Radiopaque Line in Front of the Lumbar Spine During a S1 Transforaminal Epidural Injection: Where Is the Contrast?

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A 48-year-old man presented with low-back and bilateral leg pain that had started a month ago. Numeric rating score for pain was 8 of 10. Pain was aggravated by walking and standing. On physical examination, straight leg raise test was positive bilaterally at 60 degrees. Magnetic resonance imaging showed a L5-S1 central disc protrusion with bilateral S1 root compression. After considering his physical examination and magnetic resonance imaging findings, bilateral S1 transforaminal epidural steroid injection (TFESI) was performed. While performing the left S1 TFESI, initially, an odd intravascular dissemination was seen. One hour after the intervention, his pain was relieved (numeric rating score, 1/10).
The position of the needle before contrast injection and the lateral and anteroposterior views after contrast administration are seen in Figures 1–3, respectively. After its administration, the contrast cannot be seen around the needle tip; instead, it is readily identified lining the posterior part of a venous structure, probably inferior vena cava.
To the best of our knowledge, this is a very rare intravascular dissemination of this kind in the literature.
With its ability to provide analgesia in a very short time frame, epidural injection, especially TFESI, is an effective and frequently used treatment option in spinal pain. Relatively minor complications including vasovagal events, dural puncture, intradiscal injection, infection, and bleeding may be encountered.1 Major complications like stroke, spinal cord injury, and death occur rarely, usually due to direct needle trauma or intravascular placement of the medications, causing distal radicular arteries embolism.2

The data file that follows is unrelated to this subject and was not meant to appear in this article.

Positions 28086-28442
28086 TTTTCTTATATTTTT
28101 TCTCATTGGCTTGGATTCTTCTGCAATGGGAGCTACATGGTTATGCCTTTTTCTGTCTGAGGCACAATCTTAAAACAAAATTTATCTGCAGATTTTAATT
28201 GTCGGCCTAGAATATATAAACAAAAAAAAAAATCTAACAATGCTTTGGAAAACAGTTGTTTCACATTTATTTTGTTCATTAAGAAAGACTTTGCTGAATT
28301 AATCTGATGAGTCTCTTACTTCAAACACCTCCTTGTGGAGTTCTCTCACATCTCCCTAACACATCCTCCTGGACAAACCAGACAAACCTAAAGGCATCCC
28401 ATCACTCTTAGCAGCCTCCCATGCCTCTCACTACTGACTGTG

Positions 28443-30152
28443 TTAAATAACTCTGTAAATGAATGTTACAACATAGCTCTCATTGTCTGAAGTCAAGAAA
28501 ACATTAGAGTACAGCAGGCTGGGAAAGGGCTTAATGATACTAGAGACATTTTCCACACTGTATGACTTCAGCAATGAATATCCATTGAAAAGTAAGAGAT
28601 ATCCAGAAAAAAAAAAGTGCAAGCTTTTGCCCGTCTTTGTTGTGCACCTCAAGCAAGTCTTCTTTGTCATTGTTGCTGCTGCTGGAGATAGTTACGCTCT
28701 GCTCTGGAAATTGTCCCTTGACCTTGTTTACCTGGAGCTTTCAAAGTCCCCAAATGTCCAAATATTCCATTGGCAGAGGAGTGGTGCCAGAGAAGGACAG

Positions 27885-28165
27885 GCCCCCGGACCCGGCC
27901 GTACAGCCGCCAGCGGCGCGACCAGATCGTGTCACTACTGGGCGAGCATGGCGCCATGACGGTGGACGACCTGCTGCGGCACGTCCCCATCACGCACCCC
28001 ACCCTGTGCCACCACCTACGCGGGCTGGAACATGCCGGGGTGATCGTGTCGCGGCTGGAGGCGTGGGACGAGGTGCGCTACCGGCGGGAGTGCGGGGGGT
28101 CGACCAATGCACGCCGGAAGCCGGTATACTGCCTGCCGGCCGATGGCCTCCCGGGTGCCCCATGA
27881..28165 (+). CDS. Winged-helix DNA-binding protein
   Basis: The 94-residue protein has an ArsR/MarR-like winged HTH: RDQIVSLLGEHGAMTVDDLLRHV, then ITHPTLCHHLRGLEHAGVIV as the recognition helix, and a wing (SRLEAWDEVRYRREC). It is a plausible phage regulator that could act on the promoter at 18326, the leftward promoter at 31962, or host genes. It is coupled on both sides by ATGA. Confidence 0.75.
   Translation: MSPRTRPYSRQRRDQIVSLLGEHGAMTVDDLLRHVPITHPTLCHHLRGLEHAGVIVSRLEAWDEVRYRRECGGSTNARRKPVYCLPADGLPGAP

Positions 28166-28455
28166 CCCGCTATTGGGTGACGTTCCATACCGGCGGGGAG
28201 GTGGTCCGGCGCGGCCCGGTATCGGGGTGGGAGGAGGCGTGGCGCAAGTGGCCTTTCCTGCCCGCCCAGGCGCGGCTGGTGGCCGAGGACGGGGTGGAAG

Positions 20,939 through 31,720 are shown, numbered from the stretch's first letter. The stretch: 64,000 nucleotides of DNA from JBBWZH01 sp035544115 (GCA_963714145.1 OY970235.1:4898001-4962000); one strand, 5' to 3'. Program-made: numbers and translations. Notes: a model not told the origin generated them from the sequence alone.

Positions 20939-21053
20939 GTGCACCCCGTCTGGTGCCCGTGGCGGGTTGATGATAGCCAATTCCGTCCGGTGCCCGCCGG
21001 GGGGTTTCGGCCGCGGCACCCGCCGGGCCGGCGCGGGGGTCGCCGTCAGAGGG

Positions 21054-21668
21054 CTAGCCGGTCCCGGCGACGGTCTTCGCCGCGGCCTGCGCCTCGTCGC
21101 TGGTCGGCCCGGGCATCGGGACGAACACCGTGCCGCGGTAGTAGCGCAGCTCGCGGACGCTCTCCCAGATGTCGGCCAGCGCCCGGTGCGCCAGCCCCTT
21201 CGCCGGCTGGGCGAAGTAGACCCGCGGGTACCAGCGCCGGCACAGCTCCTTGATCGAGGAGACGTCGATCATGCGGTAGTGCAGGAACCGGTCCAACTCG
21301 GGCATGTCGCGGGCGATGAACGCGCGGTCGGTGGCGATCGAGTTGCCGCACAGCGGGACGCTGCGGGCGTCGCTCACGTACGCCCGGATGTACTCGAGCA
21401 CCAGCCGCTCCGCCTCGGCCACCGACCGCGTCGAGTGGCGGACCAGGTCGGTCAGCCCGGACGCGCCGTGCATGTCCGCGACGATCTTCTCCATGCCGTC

Studies on the intravascular injections demonstrated that intravascular placement occurs more frequently during TFESI compared to interlaminar approach. It is commonly seen in the sacral region, followed by the lumbar and cervical spine. Intravascular injection can be prevented by changing the needle type and improving imaging. El Abd et al3 has shown presence of vascularity in 5.26% of the patients with digital subtraction angiography who had negative aspiration test or negative intravascular puncture on fluoroscopy. However, digital subtraction angiography is not easily accessed and its radiation dose is higher; thus, fluoroscopy is commonly used and the detection of intravascular injection through this modality is paramount. This is done by visualization of the contrast dissemination into the vascular tree alongside the epidural spread. Another hint is the inability to visualize the contrast material on the needle tip as in this case.
We conclude by recommending the inspection of the anterior spine for visualization of contrast in inferior vena cava and determining if intravascular dissemination was present.

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